Just a reminder to everyone…please do not post anonymously without letting me know. I’m going to have to stop allowing the anonymous posts – even the polite ones. If you have trouble posting on blogger, then post anonymously using a name and then write me privately so I have a real email address. But there is no way for me to contact you if you simply post “anonymously.”

    Dear “Anonymous,”

    Keep in mind that the article was addressing more our culture’s attitude toward singleness vs. its attitude toward marriage. Did you read the entire article? The author was differentiating between the biblical “gift of celibacy” and the way our culture glorifies ongoing singleness – consequently minimizing the importance of marriage. It did not discount the fact that there is a true gift of celibacy – just that its misunderstood by most people.

    Also, read these interesting quotes from Debbie Maken’s article:

    “The ease of flattery and our alliance with pop culture has produced a language of holy doublespeak where adult singleness is thought of as acceptable, even biblical. Instead of placing this modern phenomenon of protracted singleness under Scripture for scrutiny, we have done the exact opposite — we have made Scripture the handmaiden to the phenomenon. I Corinthians 7, anyone? Instead of viewing Scripture as a whole and acknowledging that out of the thousands of characters, only a handful were single, we like to take parts out of context and argue that it gives us cover…”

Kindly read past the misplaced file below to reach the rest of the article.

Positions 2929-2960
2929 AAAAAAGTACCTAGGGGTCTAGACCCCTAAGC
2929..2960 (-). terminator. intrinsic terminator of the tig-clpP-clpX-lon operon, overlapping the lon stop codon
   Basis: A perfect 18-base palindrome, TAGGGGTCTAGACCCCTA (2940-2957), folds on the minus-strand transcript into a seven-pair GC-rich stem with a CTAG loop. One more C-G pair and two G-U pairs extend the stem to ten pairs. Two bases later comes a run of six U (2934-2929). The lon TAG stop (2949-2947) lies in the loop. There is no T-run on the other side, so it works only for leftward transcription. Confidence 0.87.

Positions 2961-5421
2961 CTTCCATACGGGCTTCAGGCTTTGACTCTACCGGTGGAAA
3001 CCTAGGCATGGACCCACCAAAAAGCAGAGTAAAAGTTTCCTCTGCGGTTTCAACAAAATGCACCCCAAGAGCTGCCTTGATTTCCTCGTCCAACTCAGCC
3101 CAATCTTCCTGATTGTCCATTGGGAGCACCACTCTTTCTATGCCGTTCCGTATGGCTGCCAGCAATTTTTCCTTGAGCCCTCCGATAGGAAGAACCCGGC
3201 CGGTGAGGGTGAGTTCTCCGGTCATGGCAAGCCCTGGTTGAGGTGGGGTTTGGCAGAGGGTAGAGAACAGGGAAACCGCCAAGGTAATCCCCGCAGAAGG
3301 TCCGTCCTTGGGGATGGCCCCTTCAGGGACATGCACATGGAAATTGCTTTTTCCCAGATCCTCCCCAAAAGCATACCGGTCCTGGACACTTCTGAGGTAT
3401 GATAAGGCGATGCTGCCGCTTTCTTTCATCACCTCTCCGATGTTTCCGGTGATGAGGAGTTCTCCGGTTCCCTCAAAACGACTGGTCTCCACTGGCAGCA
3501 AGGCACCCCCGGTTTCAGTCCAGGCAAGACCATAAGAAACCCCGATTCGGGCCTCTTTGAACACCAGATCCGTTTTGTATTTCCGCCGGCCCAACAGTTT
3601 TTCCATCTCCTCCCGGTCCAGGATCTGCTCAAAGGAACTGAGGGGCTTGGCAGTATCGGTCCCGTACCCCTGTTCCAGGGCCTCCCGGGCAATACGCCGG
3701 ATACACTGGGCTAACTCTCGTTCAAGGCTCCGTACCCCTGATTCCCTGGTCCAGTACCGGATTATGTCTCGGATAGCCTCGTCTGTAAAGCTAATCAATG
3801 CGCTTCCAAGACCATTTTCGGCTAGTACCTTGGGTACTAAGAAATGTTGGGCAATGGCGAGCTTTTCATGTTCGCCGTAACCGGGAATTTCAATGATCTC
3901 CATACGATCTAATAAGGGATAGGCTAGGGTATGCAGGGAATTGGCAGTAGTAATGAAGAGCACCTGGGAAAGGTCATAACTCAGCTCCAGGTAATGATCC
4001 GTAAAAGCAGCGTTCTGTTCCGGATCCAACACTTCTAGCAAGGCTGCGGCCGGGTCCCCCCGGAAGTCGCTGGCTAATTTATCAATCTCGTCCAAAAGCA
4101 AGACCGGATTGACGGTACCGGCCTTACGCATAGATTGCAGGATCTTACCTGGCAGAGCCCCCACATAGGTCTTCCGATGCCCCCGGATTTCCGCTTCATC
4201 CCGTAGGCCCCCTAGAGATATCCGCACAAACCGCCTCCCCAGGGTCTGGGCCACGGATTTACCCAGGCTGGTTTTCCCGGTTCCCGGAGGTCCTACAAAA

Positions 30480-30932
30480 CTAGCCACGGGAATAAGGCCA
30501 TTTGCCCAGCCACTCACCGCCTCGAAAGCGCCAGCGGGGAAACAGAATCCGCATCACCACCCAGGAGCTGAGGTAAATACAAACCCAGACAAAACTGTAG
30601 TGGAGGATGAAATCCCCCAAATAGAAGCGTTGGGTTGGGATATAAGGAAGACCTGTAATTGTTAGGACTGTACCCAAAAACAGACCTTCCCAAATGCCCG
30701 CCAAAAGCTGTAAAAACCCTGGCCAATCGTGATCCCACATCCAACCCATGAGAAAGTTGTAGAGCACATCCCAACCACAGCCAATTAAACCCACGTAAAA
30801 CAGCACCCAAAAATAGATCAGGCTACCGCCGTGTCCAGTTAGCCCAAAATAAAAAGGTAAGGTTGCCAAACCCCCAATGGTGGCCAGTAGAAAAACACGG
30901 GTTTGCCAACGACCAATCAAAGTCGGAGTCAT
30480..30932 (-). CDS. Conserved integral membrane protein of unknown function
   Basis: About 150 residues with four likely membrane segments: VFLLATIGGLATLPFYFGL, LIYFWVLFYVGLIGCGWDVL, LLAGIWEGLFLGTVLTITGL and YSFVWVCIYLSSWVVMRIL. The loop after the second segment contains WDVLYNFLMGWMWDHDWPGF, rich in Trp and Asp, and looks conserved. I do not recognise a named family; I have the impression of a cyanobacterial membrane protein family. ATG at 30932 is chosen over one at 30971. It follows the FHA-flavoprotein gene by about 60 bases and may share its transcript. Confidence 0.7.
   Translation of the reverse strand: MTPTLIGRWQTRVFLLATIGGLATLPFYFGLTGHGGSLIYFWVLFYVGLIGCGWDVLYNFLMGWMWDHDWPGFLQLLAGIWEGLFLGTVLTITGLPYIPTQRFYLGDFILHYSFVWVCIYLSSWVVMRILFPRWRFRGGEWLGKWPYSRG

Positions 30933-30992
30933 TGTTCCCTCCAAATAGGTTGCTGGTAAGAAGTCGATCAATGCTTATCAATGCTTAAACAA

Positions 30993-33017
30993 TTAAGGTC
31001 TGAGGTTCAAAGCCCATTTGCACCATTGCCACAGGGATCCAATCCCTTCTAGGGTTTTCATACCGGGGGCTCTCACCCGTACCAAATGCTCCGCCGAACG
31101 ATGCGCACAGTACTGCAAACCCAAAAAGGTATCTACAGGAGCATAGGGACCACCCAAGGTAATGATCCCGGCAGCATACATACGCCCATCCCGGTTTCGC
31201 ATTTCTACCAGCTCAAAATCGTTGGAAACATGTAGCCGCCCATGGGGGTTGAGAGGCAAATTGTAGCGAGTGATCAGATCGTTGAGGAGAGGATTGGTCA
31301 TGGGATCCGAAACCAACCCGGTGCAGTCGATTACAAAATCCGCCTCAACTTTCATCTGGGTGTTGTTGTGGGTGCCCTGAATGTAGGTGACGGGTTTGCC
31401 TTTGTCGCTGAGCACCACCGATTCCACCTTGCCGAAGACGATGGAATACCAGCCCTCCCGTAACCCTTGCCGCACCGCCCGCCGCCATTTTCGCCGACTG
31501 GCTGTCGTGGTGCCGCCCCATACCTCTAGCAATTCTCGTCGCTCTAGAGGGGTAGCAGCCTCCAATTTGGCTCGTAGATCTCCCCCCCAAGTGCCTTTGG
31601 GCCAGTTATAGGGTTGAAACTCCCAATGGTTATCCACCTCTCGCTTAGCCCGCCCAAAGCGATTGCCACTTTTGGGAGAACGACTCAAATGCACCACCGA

“Past Christians also read I Corinthians 7, and they understood that Paul was writing at a time of “great distress,” referring to the famine in the Greek countryside and the percolating persecutions taking place at the time. Because of these threatening circumstances, Paul advised that marriage could temporarily be placed on the back-burner. They understood that letter to convey expediency, nothing more.”

    “Paul never held marriage and singleness to be on equal planes, and neither did past Christians. Paul acknowledged celibacy (i.e., the supernatural removal of sexual desire) as a God-given gift. He acknowledged that the celibate could be single, but that the single could not necessarily be celibate and therefore prescribed marriage…”

    “…Because past Christian thinkers rightly understood that biblically excused singleness was a rare exception, they also correctly believed that the rest of us were under the creation mandate to marry in a timely manner.”

  6. Belle says:

    We have been studying the gifts of the spirit this week from Systematic Theology. Wayne Grudem includes, in our study and scripture readings, that there is a gift of celibacy and a gift of marriage. We were arguing about that, trying to see what he meant. Thank you for this post!

  7. Michelle says:

    Thank you for posting this. I have also read the other article mentioned – the Cost of delaying marriage. I completely agree.
    I’ll have to do a blog myself on this.

  8. Ron and Ginny says:

    Oh! There is a typo in my comment!
    :-O